Purpose: Saudi children have poor oral health; however, little data are available on the effects of dental caries and its clinical complications on the oral health-related quality of life (OHRQoL) in school-aged children. This study evaluated the impact of caries and its clinical effects on the OHRQoL of a sample of 8- to 10-year-old children attending King Abdulaziz University Hospital.
Keywords: dental caries, oral health, paediatric dentistry, quality of life, school-age population
Materials and Methods: The following variables were assessed for each child: sociodemographic data, OHRQoL using an Arabic-validated Child Perception Questionnaire for 8- to 10-year-old children (CPQ8–10), and two global health rating questions. Caries and its clinical effects on oral health were also assessed using the decayed-missing-filled teeth (dmft/DMFT) and pulpal involvement, ulceration, fistula, and abscess (pufa/PUFA) indices. Descriptive statistics of the sociodemographic variables and responses to the CPQ8–10 questions are presented as absolute values and percentages. The CPQ8–10 scores between children with different dmft/DMFT and pufa/PUFA scores were compared.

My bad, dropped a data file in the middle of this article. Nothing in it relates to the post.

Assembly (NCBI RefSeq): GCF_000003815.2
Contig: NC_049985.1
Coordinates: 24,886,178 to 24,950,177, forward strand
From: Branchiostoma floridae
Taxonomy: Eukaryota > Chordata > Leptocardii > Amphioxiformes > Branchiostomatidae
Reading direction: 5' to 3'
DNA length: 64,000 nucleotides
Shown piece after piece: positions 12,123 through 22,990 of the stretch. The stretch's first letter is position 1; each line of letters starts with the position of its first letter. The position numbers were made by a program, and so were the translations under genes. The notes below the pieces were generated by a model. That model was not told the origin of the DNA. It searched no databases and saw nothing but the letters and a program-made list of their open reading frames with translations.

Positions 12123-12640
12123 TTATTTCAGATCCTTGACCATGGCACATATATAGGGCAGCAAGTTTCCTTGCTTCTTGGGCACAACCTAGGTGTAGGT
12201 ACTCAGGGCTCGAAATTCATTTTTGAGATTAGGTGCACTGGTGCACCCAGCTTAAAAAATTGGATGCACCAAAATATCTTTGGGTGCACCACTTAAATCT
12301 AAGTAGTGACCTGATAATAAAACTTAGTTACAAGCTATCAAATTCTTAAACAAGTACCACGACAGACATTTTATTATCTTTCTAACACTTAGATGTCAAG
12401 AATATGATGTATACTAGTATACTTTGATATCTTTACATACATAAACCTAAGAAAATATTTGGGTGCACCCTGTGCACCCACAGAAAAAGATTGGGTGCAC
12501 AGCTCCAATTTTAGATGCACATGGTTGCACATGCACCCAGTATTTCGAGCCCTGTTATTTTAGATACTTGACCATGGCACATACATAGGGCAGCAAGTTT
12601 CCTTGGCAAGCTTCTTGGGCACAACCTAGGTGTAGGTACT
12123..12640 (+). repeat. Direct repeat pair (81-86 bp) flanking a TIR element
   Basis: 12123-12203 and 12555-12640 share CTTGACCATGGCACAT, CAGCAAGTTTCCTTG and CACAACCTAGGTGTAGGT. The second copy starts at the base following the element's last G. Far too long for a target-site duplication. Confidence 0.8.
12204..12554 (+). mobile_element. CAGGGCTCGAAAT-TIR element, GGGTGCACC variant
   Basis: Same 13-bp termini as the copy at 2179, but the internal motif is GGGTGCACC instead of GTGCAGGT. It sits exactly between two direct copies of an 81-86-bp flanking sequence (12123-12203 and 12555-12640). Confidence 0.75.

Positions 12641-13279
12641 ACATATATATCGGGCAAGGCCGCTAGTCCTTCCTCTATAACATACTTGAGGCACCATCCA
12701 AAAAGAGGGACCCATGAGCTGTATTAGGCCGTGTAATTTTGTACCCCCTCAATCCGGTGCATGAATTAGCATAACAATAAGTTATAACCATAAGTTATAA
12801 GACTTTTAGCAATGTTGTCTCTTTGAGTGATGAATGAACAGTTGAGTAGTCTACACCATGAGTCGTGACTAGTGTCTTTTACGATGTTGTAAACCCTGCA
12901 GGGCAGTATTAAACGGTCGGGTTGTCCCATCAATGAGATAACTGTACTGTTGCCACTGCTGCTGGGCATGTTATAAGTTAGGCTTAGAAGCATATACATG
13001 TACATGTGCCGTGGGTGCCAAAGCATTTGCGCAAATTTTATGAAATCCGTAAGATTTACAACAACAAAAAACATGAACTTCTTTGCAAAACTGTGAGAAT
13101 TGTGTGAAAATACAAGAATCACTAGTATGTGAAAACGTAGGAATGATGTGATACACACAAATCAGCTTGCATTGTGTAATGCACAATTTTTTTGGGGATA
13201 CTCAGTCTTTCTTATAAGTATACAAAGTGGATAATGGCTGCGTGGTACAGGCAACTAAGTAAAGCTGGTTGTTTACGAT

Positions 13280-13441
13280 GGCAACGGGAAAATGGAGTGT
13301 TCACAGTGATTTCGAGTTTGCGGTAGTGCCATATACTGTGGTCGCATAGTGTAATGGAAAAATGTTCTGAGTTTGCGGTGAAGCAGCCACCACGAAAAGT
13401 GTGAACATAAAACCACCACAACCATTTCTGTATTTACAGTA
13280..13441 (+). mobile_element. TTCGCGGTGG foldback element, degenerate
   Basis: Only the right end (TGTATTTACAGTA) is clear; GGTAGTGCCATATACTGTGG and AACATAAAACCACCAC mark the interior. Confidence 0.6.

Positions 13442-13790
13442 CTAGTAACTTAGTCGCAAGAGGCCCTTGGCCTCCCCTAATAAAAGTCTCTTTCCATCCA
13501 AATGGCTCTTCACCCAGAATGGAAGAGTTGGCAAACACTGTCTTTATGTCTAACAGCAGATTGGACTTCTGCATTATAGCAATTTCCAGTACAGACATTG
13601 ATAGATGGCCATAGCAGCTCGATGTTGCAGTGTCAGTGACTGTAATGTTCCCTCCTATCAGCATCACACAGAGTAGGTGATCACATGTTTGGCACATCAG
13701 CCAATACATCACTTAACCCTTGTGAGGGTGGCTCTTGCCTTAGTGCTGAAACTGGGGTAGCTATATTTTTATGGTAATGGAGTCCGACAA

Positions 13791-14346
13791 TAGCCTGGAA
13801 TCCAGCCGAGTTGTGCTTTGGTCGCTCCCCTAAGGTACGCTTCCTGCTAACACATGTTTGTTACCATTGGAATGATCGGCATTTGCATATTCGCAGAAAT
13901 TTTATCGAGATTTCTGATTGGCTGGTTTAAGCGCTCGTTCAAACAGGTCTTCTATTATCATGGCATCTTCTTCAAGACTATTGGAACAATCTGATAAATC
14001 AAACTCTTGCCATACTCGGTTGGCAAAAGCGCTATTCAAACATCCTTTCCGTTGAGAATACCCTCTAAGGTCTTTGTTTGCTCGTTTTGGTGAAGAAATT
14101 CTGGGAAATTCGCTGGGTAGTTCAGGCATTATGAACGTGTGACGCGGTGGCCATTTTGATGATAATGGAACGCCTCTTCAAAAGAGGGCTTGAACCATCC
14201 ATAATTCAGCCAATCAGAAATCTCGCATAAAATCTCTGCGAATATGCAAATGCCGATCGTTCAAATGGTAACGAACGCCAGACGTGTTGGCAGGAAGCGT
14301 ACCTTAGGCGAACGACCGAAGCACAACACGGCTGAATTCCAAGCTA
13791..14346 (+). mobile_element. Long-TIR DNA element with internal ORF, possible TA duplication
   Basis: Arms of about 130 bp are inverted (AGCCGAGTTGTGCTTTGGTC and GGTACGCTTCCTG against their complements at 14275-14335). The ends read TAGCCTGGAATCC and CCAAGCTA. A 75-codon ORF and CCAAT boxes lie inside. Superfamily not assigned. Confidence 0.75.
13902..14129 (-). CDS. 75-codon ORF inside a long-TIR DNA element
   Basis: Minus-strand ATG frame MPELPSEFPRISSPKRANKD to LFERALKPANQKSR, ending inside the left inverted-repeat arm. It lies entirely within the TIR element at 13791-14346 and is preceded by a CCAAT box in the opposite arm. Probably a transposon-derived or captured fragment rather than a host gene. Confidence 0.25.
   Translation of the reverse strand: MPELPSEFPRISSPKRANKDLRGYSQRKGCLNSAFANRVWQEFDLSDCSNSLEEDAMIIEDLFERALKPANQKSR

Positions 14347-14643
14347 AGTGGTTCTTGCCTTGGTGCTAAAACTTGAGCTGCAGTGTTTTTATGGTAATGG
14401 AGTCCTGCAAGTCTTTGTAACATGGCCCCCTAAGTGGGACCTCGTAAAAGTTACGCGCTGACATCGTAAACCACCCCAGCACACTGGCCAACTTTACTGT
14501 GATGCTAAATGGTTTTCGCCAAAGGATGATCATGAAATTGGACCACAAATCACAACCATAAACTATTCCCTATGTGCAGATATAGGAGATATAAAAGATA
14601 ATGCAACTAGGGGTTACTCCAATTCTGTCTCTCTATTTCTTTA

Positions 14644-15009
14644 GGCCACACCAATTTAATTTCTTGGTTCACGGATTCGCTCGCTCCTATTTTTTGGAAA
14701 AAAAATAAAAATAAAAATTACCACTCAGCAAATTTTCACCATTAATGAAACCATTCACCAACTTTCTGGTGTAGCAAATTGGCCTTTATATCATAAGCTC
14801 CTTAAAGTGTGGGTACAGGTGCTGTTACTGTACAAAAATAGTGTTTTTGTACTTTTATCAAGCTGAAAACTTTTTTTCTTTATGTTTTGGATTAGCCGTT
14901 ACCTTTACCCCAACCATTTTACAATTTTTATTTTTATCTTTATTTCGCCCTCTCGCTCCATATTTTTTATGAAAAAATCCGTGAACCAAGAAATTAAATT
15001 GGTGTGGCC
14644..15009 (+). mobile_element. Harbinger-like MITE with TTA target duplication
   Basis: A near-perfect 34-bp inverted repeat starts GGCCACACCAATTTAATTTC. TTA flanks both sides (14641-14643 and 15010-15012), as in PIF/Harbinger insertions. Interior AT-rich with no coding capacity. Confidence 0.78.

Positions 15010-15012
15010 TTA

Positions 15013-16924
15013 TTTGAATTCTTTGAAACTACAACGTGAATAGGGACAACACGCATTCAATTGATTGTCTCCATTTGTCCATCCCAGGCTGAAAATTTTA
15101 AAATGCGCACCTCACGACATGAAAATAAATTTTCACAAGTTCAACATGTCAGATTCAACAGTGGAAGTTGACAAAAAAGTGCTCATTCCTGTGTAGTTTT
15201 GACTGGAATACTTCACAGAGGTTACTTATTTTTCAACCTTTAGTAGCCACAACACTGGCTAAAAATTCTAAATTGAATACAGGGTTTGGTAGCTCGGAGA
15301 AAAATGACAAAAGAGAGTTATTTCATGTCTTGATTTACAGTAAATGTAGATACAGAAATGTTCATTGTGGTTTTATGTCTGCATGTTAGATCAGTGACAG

Results: In total, 169 children participated in this study. The means ± SD of dmft and DMFT were 5.03 ± 2.5 and 2.35 ± 1.7, respectively. However, the pufa and PUFA scores were 1.03 ± 1.6 and 0.05 ± 0.2, respectively. The most common oral health complaint affecting OHRQoL was food stuck to the teeth. Participants with higher dmft and pufa/PUFA scores had statistically significantly higher CPQ8–10 scores than did their counterparts.
Conclusion: High dmft and pufa/PUFA scores have a statistically signifcantly negative effect on the OHRQoL among healthy 8- to 10-year-old children. Worse global health ratings correlate with lower OHRQoL.